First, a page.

get the rear deltoid and upper back. Here, I perform four sets
of 8 to 12 reps up the rack.
followed by semistiff-legged deadlifts, an exercise I feel is
fundamental in the overall strengthening and muscularizing of
the body. In my training, it's a practical, everyday way to make
the body more powerful realistically than to merely make it appear
I like to do with my body: use it. That's why I love woodworking
- applying myself to making massive furniture, because in that
I have useful reason for my body - not just to walk the streets
in tank tops.
deadlifts, I'm standing on a block and getting a good stretch
in my hamstrings. My knees are slightly bent. It gets everything
- back, traps, hamstrings, quads, forearms from the grip. Here,
I do four sets of 12.
Next are standing
one-arm cable crossovers supersetted with one-arm cable pulls.
For cable pulls, I'll go down to my knees and position myself
relative to the cable where I can get a good stretch in my lat,
pulling the cable into my hip so I'm now getting a pump on the
same side from both of these movements before switching to the
other. As I slowly pull the cable back, I tug it into my hip,
turning my body at the same time to bring into play plenty of
lat action. With these two movements you get the chest and lat
together, all without releasing the handle. I get 12 reps each
way, then I go to the other side of my body.
combination for this bodypart is wide-grip chins supersetted with
dips, four sets each, with 8 to 10 reps for chins and 12 to 15
for dips. Chins are either behind the neck or in front; dips are
either weighted or with bodyweight. Dips work the triceps and
some serratus, but I can really feel them in the rhomboids if
I situate myself in the correct hanging position.
alternative superset combination would be bench presses with wide-grip
pulldowns. I'm willing to try any combination of bodyparts, although
I'm not fond of pushing one day and pulling the next, primarily
because I love working biceps and triceps together. Certainly
I can be taught a few things, and I really appreciate the theories
behind some of the approaches, but I haven't been able to apply
them and feel comfortable.
and arms day begins with forearms, gripping the Olympic bar on
my knees with my thumbs under the first 15 reps, then released
to let my fingers extend with the bar for another 6 to 8. I have
to be careful to not overtrain or tear an insertion.
followed immediately by Zottman curls - palms forward, curling
up and in - for 6 to 8 reps. These get the belly of the biceps
and the brachialis, and strengthen the wrist and cap muscles.
Then I will throw the dumbbell overhead and superset triceps extensions
for 5 reps, followed by an actual dumbbell pressing movement for
5 reps. This constitutes a long giant set, beginning with the
forearms and ending with pressing (three-four sets each), but
it enhances durability and vascularity.
Next are reverse-grip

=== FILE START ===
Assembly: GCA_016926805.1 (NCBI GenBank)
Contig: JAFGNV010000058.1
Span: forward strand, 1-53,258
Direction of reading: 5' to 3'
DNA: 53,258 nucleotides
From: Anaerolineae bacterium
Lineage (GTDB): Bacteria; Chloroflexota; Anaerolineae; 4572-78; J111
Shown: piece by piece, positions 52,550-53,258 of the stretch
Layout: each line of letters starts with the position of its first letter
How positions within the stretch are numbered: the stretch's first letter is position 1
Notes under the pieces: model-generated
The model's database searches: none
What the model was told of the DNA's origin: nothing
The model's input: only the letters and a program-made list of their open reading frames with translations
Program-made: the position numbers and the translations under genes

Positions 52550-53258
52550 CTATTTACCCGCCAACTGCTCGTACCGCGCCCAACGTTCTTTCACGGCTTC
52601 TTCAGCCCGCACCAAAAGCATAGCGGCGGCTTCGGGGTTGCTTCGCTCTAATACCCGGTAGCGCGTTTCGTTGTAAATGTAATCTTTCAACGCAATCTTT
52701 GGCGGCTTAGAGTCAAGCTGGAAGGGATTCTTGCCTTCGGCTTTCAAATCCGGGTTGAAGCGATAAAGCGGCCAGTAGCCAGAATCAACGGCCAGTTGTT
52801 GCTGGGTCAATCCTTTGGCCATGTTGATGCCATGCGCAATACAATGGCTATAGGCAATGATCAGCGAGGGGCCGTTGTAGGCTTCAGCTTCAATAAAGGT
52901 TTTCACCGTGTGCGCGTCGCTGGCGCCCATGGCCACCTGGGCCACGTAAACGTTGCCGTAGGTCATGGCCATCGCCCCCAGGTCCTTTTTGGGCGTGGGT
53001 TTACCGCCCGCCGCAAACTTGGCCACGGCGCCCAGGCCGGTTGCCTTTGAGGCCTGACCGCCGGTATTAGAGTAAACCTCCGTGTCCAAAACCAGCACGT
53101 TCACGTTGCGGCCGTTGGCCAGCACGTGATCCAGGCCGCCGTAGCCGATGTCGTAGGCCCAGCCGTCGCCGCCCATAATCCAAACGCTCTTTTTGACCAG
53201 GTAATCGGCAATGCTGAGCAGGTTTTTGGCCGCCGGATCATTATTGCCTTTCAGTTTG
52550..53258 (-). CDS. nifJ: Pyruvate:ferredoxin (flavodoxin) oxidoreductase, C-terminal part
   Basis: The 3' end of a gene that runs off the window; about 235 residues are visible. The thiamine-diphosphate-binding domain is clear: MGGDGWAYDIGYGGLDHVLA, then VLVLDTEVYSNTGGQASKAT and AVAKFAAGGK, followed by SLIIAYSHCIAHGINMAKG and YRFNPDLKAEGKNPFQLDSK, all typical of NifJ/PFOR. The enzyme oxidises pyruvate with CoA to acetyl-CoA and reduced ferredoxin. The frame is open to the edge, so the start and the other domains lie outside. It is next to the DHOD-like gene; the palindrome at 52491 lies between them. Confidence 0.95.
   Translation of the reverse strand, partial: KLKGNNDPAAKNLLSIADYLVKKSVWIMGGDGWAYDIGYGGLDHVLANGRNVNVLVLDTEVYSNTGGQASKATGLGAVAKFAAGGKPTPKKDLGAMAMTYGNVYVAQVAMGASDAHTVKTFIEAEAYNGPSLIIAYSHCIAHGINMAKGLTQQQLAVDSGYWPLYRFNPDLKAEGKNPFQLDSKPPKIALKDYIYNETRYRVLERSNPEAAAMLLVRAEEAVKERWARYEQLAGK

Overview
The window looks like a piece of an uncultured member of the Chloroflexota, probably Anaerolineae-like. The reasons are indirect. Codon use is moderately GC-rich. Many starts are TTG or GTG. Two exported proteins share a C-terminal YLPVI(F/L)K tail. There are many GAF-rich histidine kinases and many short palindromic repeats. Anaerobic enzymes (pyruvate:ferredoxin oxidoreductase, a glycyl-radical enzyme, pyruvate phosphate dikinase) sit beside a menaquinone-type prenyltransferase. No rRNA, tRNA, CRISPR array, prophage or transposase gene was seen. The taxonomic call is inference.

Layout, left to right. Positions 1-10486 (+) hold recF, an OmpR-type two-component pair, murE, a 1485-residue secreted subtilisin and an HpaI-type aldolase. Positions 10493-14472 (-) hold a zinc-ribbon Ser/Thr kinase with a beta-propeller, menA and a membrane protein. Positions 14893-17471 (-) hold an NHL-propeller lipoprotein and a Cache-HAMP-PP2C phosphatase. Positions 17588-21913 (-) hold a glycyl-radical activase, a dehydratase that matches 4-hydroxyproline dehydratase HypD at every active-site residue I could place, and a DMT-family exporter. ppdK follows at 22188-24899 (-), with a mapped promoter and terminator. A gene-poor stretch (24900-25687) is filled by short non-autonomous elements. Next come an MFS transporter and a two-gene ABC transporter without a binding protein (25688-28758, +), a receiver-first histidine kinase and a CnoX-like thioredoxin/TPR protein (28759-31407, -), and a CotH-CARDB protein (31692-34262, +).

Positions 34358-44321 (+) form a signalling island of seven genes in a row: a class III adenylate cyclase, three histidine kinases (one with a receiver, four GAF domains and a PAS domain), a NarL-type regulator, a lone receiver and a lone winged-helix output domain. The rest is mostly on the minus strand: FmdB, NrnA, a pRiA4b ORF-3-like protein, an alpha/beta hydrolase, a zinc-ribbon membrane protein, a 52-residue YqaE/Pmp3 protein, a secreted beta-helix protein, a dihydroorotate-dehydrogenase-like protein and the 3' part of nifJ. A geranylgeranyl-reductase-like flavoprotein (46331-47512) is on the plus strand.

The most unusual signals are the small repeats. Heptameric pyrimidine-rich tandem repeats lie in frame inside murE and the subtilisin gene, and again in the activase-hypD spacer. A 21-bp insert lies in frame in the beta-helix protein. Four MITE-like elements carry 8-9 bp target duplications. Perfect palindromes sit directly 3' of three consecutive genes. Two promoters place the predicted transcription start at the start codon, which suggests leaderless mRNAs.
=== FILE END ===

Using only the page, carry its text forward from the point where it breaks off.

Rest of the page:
cambered bar curls for 8 reps, then I put the bar down and grab
an underhand grip and do another six reps. These are followed
by French presses with first a regular grip, then a reverse grip
to complete the superset, 12 to 15 reps, five sets.
The next superset
is a tri-set of regular dumbbell curls followed by overhead triceps
extensions with a dumbbell, seated with my back supported, followed
by overhead pulley extensions. Again five sets of 12.
it's a behind-the-neck press supersetted with a standing upright
hammer raise in which I bring the dumbbell from a hanging position
to straight before me to overhead, working lots of front delt,
chest, biceps and forearm. It's a heavy movement with good thrust
in it, somewhat of a clean with one dumbbell but keeping your
arm as stiff and straight as possible. You go up the rack, and
as you do so, the more you'll compromise in bending your arm slightly,
but it involves the deltoid, trapezius, biceps and entire back.
The next superset
is bent over laterals, bringing a lot of back into play, followed
with a lying side-arm lateral raise.
it's extensions for 18 to 20 reps supersetted with leg curls for
12 to 15 reps, four or five sets each. These are followed by squats
for 12 to 15 reps, staying with one weight, supersetted with leg
presses for 20 to 25 reps with a variety of foot positions. Again,
four or five sets each.
is the superset base from which I work, I experiment constantly
with different combinations, changing even from one workout to
the next, training instinctively and trying whatever I think might
work best for that day. Sometimes they might be giant sets with
four or five different exercises.
gets old, I just go to the gym and get something moving and start
any combination of things. I give myself a wide margin for combinations,
and it inevitably falls into place.
For the past
few years, this approach has been popular with me, but I always
look back and try to come up with others that were effective,
more productive and more condensed. Nothing achieves that total
blood-gorged feeling like supersetting. The technique seems to
offer a richness of benefits that no other approach can equal:
namely, size, muscularity, practical strength and freedom from
injuries. The proof for supersetting's validity is there.